• its investment objective;
  • the type of investment and degree of risk associated with it;
  • its 10 largest asset holdings based on market value, each expressed as a percentage of the total assets;
  • its performance history;
  • that its past performance is not necessarily an indication of its future performance;
  • the benchmark that best reflects its composition;
  • the fees, levies and other charges associated with it that reduce return on investment expressed as a percentage or a fixed amount; and
  • its target asset allocation.

The Regulations also require the communication of a description of how the funds are currently invested and any timing requirements that apply to investment choices.

Enhance the disclosure of information and the protection of pension benefits

Annual statement for former members (July 1, 2016)


An annual statement must now be sent to former members (i.e. retirees, deferred members and members whose benefits have not been paid) and to their spouses or common-law partners.


New disclosure requirements (July 1, 2016)

The Regulations provide for new disclosure requirements for all annual statements.

For defined benefit pension plans, plan administrators must disclose:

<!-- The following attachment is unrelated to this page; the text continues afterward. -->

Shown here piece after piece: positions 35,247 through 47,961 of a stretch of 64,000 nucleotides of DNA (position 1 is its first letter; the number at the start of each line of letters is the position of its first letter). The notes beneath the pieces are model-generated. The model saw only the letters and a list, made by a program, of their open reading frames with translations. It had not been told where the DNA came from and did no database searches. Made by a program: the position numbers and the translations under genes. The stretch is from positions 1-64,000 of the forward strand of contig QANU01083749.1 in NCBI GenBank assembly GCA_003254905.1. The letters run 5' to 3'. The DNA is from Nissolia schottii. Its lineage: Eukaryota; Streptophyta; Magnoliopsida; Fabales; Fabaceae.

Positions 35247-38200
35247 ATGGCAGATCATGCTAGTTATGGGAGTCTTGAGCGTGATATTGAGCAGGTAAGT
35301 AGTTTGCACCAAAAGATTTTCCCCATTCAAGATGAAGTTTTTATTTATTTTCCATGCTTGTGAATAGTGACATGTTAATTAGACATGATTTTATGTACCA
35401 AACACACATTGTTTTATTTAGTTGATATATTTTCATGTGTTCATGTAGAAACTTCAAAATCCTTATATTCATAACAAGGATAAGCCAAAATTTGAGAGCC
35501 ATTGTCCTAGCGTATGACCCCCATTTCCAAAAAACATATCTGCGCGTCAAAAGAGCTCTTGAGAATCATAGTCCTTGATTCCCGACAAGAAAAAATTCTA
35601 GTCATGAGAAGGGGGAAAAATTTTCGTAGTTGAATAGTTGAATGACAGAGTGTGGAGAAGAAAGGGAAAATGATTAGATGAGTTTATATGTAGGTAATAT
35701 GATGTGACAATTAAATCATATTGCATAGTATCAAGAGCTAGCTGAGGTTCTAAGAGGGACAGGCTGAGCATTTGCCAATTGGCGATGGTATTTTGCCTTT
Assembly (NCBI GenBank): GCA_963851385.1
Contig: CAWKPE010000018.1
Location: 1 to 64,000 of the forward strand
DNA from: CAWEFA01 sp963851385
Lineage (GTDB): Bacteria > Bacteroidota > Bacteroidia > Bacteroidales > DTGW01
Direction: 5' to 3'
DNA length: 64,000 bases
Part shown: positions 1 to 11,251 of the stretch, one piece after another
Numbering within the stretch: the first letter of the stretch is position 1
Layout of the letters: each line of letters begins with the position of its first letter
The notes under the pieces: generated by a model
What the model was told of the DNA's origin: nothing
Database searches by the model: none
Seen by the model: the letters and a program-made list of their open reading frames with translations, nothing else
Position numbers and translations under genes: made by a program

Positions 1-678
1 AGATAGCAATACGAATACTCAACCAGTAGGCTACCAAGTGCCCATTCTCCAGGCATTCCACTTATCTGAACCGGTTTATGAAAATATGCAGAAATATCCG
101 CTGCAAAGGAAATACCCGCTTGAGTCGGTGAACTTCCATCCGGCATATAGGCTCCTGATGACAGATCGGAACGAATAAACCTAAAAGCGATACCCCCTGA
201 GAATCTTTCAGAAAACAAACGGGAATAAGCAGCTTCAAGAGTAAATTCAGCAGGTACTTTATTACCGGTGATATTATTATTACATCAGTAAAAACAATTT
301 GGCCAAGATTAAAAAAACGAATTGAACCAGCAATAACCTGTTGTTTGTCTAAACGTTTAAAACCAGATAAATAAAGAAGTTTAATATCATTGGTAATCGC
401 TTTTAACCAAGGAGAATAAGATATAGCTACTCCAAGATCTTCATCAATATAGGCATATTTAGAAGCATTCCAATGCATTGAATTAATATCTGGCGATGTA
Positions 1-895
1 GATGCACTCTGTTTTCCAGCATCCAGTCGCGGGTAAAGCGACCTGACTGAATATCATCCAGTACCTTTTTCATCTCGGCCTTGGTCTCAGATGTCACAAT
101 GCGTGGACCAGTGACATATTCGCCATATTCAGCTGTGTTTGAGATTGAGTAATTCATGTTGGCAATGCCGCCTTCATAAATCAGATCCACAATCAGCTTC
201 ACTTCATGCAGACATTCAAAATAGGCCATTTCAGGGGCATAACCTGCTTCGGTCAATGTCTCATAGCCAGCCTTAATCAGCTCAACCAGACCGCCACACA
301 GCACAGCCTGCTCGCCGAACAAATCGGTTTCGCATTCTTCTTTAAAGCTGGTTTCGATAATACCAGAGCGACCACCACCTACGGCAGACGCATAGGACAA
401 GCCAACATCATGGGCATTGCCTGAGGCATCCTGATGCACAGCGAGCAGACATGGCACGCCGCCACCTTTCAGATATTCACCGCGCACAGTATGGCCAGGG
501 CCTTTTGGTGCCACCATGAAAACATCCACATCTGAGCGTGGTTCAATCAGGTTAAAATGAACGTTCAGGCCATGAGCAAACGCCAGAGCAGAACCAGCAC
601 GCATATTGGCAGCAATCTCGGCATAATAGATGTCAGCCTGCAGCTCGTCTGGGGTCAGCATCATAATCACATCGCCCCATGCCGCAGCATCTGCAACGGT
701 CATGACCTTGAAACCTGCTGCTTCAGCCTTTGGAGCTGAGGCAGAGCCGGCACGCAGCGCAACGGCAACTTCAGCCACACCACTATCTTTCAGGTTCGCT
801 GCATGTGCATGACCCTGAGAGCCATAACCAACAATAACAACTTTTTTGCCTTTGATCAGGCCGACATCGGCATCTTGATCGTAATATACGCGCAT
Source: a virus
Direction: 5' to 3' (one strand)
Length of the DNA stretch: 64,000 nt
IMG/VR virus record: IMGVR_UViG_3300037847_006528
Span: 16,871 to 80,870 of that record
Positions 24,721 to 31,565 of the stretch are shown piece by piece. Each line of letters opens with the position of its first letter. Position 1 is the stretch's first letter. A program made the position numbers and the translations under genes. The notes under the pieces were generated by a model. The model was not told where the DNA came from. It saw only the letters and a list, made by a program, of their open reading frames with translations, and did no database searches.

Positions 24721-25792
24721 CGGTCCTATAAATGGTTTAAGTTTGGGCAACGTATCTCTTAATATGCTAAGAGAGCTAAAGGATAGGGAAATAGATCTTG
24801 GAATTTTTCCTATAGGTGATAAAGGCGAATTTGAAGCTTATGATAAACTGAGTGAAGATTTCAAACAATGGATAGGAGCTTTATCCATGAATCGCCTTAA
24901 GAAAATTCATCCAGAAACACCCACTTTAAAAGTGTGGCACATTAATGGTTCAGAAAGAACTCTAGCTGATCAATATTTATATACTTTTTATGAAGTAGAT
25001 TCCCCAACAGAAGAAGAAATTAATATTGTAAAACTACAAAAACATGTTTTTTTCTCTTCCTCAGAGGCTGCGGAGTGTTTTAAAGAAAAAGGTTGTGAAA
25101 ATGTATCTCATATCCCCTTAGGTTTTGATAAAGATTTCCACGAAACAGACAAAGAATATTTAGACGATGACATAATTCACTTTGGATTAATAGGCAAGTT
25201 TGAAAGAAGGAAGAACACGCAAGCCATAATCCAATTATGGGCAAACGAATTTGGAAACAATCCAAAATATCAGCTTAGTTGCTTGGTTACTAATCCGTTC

• the valuation date and the date of the next valuation;
  • the value and the description of the solvency ratio;
  • the total value of the plan's solvency assets and liabilities on the valuation date; and
  • the total employer payments made to the plan for the plan year.

As regards to defined benefit plans and the portion of assets that do not constitute a member choice account of defined contribution plans, the following information must be communicated:

  • a list of the 10 largest asset holdings based on market value, each expressed as a percentage of the total assets; and
  • the target asset allocation expressed as a percentage of the total assets.

Some additional disclosure requirements apply in relation to participants who opted to receive variable benefits.

Electronic communications (April 1, 2015)